First of all, what is celiac disease?
Celiac disease is an auto-immune condition in which the lining of the small intestine becomes damaged and affects absorption of nutrients. Gluten is a protein found in wheat, barley, spelt, oats and rye. When the immune system of a person with celiac disease detects gluten in the body, it sends out a kill order for the gluten. Unfortunately, it gets a bit confused and thinks the villi (lining) of the small intestine is also gluten, so starts attacking that too.
Symptoms of celiac disease include bloating, gas, itchy skin, delayed growth, headaches, diarrhea, tingling or numbness, weight loss, depression, constipation, mouth sores, osteoporosis, joint pain, irritability, fatigue, brain fog and infertility. It’s a pretty broad range of possible symptoms, and a lot of people will only have one or two of these symptoms. Your doctor can order a blood test to check for specific antigens in your blood to see if you have celiac disease.
So what is non-celiac gluten sensitivity?
Non-celiac gluten sensitivity (NCGS) can display all of the same symptoms as celiac disease, but the blood tests will come back negative, and there is usually no intestinal damage. So many people are tested for celiac, told that the tests were negative, continue to eat gluten, and go round and round in painful circles looking for a diagnosis. Unlike celiac disease, NCGS is not auto-immune, so it does not cause the body to attack itself, but a person with NCGS can still have a severe reaction whenever they eat gluten.
The only way (with current medical science at the time of writing this article) to diagnose NCGS is by a process of exclusion: excluding celiac disease, irritable bowel syndrome, Crohn’s disease, lactose intolerance, or another inflammatory bowel process. If you’ve already been tested for celiac and have been told that the results were negative, it may be beneficial to try an exclusion diet to see if life is better without gluten.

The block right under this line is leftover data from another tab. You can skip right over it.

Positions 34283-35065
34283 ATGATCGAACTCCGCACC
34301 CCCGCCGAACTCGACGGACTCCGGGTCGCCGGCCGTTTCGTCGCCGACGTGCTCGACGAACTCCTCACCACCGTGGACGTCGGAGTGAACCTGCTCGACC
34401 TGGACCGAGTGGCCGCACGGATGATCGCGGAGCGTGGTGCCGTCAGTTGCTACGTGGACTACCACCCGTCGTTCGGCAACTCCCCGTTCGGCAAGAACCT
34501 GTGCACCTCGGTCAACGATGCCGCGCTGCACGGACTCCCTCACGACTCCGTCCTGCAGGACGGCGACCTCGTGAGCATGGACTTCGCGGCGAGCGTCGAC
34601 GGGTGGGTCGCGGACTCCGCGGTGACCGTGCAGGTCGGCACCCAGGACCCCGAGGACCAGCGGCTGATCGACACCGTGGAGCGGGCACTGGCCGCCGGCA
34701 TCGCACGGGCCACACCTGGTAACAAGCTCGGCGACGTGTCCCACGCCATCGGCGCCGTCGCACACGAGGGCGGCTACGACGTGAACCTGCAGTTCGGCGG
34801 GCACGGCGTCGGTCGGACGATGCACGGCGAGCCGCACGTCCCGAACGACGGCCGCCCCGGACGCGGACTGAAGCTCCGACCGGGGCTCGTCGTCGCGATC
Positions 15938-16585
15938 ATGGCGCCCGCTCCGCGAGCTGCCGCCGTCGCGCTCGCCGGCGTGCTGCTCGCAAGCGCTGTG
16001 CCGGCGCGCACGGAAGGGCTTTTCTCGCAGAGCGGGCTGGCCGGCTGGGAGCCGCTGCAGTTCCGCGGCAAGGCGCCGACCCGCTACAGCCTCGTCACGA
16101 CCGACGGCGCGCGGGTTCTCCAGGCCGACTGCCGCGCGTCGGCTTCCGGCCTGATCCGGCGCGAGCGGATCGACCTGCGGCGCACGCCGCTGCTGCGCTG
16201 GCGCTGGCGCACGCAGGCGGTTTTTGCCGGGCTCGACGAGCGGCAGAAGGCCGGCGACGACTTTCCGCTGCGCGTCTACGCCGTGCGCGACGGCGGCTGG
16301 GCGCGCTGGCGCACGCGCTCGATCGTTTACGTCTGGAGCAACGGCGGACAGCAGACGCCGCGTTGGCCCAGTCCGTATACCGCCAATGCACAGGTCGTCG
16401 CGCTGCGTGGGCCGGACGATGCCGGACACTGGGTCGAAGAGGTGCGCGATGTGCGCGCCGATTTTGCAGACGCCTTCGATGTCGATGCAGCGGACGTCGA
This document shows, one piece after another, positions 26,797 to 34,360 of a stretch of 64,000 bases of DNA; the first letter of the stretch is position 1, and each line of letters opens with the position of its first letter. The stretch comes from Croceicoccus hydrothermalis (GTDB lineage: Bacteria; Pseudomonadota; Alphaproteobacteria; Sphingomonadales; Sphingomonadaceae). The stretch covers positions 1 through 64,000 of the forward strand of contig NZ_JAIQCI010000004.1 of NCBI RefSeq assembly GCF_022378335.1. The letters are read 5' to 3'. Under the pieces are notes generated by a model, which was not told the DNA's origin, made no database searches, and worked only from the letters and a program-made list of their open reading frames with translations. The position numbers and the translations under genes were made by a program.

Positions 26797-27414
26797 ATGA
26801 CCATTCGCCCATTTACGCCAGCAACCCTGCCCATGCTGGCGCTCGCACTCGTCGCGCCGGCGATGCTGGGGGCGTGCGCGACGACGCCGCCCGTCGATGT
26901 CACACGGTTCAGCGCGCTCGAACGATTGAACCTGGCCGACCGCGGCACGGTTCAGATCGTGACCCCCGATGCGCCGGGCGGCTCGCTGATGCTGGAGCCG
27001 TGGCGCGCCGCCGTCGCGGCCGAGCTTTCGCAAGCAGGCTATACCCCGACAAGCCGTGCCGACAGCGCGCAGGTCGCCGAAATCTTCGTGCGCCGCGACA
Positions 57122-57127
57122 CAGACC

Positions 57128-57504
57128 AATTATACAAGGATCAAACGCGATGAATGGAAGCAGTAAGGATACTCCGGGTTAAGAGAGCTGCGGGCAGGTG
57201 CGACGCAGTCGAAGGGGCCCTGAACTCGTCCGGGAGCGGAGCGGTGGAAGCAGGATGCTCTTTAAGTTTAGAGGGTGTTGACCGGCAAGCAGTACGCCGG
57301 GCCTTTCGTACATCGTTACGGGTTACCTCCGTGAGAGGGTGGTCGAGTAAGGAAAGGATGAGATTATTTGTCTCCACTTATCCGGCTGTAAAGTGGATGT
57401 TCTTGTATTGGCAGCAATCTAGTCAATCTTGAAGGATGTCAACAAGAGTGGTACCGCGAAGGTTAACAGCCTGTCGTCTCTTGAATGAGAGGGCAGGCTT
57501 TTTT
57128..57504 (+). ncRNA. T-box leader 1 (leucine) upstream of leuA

How to eliminate gluten from your diet
Simple: cut out all gluten-containing foods, and replace them with gluten-free alternatives. Do not let even the smallest crumb of gluten pass your lips for 4 weeks. Monitor your symptoms by keeping a diary, and see if anything clears up. Then try re-introducing a small amount of gluten to your diet and see if the symptoms come back.
Gluten is found in wheat, rye, spelt, oats and barley. The obvious foods containing gluten are bread, pizza, pasta, cakes, biscuits and a lot of processed foods. The less-obvious places that gluten could be hiding is in soy sauce (use tamari instead, it’s naturally gluten free), sausages, sauces, soups, chocolate, certain colas, beer and some sweets. You can find a full list of foods to avoid and resources to live gluten free here. The good news is that most supermarkets now have a good variety of gluten free foods available, and most of it tastes pretty good. There is a wealth of resources available on the internet, just type “gluten free” into google to start exploring.
I hope that you’ve found this post useful and informative. If you have any comments or questions, please leave them below and I will do my best to get back to you as soon as possible. Wishing you the very best of health! 🙂